Region of mainland Southeast Asia. The term, now largely superseded by the name Southeast Asia, was used mainly by Westerners to describe the intermingling of Indian and Chinese cultural influences in the region. Indochinese Peninsula typically referred to Cambodia, Laos, and Vietnam (see French Indochina), though it was sometimes expanded to include Myanmar (Burma), Thailand, and the mainland portion of Malaysia.
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Indochina, or the Indochinese Peninsula, is a region in Southeast Asia. It lies roughly east of India, south of China. The word has French origins, Indochine, and was adopted when French colonisers in Vietnam began expanding their territory to bordering countries.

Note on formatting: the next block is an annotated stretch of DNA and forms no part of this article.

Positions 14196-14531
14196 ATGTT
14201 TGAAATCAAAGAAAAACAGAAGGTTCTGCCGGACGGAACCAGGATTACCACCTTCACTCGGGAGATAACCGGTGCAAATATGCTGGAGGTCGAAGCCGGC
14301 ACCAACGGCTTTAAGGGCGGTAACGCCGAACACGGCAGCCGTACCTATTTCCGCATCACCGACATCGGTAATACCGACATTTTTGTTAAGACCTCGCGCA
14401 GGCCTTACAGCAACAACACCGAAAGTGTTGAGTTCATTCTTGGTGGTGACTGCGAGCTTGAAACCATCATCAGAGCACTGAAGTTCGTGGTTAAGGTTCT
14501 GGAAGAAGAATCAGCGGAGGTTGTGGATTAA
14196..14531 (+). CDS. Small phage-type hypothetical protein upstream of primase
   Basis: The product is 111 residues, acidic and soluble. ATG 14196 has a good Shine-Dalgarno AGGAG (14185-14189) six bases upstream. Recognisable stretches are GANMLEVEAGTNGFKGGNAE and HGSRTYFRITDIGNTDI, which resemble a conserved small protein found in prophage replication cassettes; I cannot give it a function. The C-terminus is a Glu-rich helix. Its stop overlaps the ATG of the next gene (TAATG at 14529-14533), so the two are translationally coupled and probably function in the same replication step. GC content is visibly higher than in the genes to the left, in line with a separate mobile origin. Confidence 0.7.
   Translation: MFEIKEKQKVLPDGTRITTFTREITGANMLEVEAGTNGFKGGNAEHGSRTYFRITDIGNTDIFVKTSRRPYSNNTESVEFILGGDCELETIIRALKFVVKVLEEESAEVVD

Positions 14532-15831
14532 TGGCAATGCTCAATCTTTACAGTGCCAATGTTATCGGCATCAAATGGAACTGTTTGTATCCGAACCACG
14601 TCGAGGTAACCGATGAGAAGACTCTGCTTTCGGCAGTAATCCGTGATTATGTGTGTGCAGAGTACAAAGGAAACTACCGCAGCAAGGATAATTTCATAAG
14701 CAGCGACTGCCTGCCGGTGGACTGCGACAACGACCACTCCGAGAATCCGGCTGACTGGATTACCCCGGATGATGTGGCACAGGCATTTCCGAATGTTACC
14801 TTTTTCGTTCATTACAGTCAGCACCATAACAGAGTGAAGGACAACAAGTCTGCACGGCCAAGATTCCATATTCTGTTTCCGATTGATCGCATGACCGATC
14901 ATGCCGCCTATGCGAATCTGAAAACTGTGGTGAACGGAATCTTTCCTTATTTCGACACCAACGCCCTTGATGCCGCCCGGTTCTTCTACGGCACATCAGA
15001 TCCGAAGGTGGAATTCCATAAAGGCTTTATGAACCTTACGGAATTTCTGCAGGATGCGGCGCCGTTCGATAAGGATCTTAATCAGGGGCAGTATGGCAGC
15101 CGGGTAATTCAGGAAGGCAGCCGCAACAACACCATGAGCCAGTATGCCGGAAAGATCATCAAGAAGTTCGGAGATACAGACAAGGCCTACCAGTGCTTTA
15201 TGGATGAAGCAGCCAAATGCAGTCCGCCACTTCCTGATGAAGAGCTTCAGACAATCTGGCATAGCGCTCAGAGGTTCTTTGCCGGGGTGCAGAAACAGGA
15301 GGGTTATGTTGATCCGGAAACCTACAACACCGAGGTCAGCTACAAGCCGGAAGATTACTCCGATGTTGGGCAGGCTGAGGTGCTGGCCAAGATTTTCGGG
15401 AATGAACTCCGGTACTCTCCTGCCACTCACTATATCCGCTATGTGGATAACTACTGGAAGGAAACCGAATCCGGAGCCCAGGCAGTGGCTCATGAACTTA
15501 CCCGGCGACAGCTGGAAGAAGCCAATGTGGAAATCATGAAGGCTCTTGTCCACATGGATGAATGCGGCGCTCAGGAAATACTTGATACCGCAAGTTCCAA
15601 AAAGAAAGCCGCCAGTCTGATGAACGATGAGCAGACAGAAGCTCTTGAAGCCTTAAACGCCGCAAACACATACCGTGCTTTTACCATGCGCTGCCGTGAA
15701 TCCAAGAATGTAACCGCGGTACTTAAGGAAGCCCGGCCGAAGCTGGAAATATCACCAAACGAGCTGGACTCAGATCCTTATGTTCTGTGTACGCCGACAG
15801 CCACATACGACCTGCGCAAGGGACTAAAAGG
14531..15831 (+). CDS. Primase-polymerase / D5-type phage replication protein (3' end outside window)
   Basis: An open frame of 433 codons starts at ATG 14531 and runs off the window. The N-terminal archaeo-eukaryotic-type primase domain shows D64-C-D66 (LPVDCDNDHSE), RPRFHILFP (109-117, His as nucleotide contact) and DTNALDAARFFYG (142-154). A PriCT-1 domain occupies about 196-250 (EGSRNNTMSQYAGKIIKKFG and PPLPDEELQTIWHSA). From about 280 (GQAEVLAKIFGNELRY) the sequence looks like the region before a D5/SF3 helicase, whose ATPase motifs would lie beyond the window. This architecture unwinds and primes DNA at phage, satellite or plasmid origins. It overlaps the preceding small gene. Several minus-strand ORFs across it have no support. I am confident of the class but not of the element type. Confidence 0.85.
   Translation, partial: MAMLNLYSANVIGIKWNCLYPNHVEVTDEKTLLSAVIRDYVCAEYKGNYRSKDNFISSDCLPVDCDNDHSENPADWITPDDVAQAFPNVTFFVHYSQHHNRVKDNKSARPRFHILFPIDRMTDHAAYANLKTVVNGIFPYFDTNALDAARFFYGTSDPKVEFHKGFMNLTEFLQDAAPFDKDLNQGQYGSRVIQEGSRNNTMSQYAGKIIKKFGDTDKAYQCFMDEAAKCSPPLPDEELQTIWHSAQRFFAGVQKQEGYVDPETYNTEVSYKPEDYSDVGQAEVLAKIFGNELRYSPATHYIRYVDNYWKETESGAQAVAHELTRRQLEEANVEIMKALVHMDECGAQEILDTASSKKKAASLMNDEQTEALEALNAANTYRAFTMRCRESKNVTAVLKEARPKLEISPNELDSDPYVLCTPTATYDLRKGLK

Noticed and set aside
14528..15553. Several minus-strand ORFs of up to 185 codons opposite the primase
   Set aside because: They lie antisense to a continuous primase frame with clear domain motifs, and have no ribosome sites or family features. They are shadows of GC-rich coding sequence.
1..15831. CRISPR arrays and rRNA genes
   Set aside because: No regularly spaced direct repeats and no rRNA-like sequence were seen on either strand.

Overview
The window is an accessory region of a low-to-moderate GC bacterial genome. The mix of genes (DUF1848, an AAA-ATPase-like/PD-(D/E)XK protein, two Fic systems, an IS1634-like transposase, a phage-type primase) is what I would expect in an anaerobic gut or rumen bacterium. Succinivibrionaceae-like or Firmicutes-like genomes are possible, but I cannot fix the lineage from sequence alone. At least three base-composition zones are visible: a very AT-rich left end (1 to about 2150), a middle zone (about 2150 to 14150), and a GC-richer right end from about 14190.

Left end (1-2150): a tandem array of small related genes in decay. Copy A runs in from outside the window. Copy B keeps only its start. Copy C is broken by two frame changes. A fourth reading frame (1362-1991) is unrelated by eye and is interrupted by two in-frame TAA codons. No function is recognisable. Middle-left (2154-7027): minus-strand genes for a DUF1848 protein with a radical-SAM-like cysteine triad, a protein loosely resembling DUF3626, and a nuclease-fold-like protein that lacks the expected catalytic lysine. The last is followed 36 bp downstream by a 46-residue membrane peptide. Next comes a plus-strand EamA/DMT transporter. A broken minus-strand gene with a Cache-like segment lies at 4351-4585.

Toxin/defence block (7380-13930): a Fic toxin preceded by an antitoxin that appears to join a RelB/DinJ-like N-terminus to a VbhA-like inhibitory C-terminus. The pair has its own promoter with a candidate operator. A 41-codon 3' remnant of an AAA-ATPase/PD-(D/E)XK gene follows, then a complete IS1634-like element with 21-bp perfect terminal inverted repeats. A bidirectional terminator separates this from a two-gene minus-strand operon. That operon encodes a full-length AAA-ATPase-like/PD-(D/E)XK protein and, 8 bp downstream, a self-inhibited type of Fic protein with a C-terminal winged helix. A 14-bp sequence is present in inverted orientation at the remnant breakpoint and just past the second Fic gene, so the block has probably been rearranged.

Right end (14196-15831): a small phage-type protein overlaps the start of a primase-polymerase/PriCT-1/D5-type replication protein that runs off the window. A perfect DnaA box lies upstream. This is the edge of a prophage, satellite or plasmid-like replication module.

Historically, the countries of Mainland Southeast Asia received cultural influence from China and India, but to varying degrees. Many Southeast Asian countries are influenced mainly by the culture of India with a smaller influence from the culture of China. However, this is actually reversed in the culture of Vietnam where the main foreign influence is from the culture of China with a much smaller influence from India, largely via the Champa civilization that Vietnam conquered during its southward expansion.
Indochina comprises the territory of the following countries: